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The impact of a better-seeing eye and a worse-seeing eye on vision-related quality of life

Authors Hirneiss C

Received 16 March 2014

Accepted for publication 8 May 2014

Published 3 September 2014 Volume 2014:8 Pages 1703—1709

DOI https://doi.org/10.2147/OPTH.S64200

Checked for plagiarism Yes

Review by Single-blind

Peer reviewer comments 4


Christoph Hirneiss

Department of Ophthalmology, Ludwig Maximilians University Muenchen, Munich, Germany

Purpose: Patients with eye diseases often have a better-seeing eye (BSE) and a worse-seeing eye (WSE). This review will carve out the current knowledge in which the relationship to BSEs and WSEs contributes to overall visual functioning and vision-related quality of life (VRQoL).
Methods: Searches were from database inception to the current date. Terms used for the search were “better eye”, “worse eye”, “utility”, “life quality”, “quality of life”, “VFQ-25”, and “visual acuity”.
Results: There is a lack of a clear definition for BSE and WSE, and the used definitions are regularly dependent on the underlying eye disease. “BSE” and “WSE” can interact in terms of binocular inhibition or summation. Measured influences of the BSE and WSE on VRQoL are dependent on the underlying instrument used for the measurement. Several studies show impaired VRQoL if only one eye is affected from disease, with unimpaired vision of the BSE. VRQoL can improve significantly when treating the BSE and the WSE. In eye diseases with impairment of the central vision, there is a better correlation between the BSE and VRQoL. However, in eye diseases with peripheral vision impairment, eg, glaucoma, functional parameters of the WSE are better predictors for VRQoL.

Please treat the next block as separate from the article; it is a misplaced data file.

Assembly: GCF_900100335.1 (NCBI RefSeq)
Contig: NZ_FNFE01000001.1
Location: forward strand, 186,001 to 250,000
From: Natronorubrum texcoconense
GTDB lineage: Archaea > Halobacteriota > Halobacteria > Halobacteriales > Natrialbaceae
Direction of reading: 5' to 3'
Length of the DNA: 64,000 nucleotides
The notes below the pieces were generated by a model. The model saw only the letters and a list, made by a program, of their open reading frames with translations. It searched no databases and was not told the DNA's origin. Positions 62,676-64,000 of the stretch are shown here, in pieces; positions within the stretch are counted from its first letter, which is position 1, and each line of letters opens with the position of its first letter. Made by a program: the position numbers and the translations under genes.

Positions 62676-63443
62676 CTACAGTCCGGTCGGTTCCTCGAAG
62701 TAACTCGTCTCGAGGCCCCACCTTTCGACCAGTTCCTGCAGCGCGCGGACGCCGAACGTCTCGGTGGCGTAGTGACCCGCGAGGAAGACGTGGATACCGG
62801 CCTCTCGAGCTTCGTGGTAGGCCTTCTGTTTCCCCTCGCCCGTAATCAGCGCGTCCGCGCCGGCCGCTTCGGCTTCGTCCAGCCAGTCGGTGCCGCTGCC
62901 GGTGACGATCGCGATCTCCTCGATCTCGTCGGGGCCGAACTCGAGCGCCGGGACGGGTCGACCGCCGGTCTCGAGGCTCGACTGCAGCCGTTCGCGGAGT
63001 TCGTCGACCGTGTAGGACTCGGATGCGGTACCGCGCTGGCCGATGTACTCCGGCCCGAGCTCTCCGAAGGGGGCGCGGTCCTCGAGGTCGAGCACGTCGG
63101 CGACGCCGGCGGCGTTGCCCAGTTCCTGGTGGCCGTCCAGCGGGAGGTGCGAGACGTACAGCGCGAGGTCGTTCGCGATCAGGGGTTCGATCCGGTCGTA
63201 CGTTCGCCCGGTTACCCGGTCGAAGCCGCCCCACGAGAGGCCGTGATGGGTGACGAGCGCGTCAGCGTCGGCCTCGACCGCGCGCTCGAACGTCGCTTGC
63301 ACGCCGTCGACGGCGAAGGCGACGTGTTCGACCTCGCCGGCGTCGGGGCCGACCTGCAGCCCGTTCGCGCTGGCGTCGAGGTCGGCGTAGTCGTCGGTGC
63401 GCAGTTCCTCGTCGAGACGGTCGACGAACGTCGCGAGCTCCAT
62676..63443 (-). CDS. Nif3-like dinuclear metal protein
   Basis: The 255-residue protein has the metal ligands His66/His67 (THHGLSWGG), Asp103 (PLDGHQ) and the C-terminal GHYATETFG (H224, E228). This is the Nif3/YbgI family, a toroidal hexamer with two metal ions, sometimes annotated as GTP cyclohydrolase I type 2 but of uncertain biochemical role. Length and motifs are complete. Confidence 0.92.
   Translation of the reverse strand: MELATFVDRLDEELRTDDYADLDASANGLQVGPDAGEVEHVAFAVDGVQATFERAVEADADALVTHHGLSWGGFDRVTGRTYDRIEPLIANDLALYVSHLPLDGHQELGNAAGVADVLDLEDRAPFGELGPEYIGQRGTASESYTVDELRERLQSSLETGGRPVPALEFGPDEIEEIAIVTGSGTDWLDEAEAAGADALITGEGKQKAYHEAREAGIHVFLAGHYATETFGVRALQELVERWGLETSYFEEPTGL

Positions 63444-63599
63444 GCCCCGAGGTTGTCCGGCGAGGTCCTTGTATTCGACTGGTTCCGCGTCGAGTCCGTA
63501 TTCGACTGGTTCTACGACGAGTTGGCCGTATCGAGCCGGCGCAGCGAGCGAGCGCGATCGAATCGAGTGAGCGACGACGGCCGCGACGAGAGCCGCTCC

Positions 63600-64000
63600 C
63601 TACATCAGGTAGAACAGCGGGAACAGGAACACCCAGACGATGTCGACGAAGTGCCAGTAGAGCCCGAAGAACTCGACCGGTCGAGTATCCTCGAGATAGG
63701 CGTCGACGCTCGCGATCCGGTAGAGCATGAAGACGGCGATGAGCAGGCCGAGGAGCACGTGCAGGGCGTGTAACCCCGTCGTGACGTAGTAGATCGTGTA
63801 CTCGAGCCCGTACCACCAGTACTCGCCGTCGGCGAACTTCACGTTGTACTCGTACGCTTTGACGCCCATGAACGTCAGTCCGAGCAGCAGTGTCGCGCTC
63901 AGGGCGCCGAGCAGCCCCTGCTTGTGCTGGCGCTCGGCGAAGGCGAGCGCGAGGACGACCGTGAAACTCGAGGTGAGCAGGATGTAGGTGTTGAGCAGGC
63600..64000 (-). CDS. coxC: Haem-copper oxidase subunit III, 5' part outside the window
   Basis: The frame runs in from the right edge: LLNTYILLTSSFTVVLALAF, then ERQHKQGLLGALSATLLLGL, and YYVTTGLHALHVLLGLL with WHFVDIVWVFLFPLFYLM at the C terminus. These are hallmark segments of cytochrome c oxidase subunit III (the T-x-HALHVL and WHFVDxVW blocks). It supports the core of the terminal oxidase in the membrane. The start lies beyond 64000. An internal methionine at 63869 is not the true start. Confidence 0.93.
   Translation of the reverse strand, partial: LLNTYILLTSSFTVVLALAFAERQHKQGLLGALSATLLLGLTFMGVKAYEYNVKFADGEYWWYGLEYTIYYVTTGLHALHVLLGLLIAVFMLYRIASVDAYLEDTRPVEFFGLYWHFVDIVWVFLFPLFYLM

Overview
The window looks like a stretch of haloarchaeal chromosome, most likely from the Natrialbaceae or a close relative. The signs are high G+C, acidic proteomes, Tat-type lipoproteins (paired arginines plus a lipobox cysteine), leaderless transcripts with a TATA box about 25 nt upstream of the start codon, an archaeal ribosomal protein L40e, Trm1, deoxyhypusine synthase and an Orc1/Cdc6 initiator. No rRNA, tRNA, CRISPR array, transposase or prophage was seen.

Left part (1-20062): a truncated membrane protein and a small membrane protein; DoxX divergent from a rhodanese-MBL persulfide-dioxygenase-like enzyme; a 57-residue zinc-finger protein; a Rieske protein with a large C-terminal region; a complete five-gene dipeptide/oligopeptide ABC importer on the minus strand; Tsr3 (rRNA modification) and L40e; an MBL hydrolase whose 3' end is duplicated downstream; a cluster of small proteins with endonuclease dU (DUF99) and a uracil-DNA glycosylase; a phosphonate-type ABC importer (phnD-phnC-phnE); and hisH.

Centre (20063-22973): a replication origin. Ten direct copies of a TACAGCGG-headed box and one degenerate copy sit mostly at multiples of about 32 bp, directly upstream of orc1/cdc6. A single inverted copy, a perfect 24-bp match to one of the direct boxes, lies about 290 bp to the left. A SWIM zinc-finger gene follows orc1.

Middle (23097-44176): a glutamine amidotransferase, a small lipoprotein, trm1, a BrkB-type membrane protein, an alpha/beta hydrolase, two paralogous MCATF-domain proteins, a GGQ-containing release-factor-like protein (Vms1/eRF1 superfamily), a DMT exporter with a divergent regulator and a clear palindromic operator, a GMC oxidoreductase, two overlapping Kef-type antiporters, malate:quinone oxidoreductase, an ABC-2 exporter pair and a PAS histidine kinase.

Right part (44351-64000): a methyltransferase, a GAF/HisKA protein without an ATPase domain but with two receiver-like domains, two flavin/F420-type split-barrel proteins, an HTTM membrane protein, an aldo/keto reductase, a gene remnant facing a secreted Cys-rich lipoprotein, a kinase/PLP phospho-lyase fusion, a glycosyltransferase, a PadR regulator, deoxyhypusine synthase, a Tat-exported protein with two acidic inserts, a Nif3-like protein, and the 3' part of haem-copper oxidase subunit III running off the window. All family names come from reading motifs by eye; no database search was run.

Conclusion: The WSE appears to have a stronger influence on VRQoL than is generally assumed. This is especially the case if the underlying eye disease does not affect central vision but peripheral vision.

Keywords: life quality, utility, better eye, worse eye, visual field

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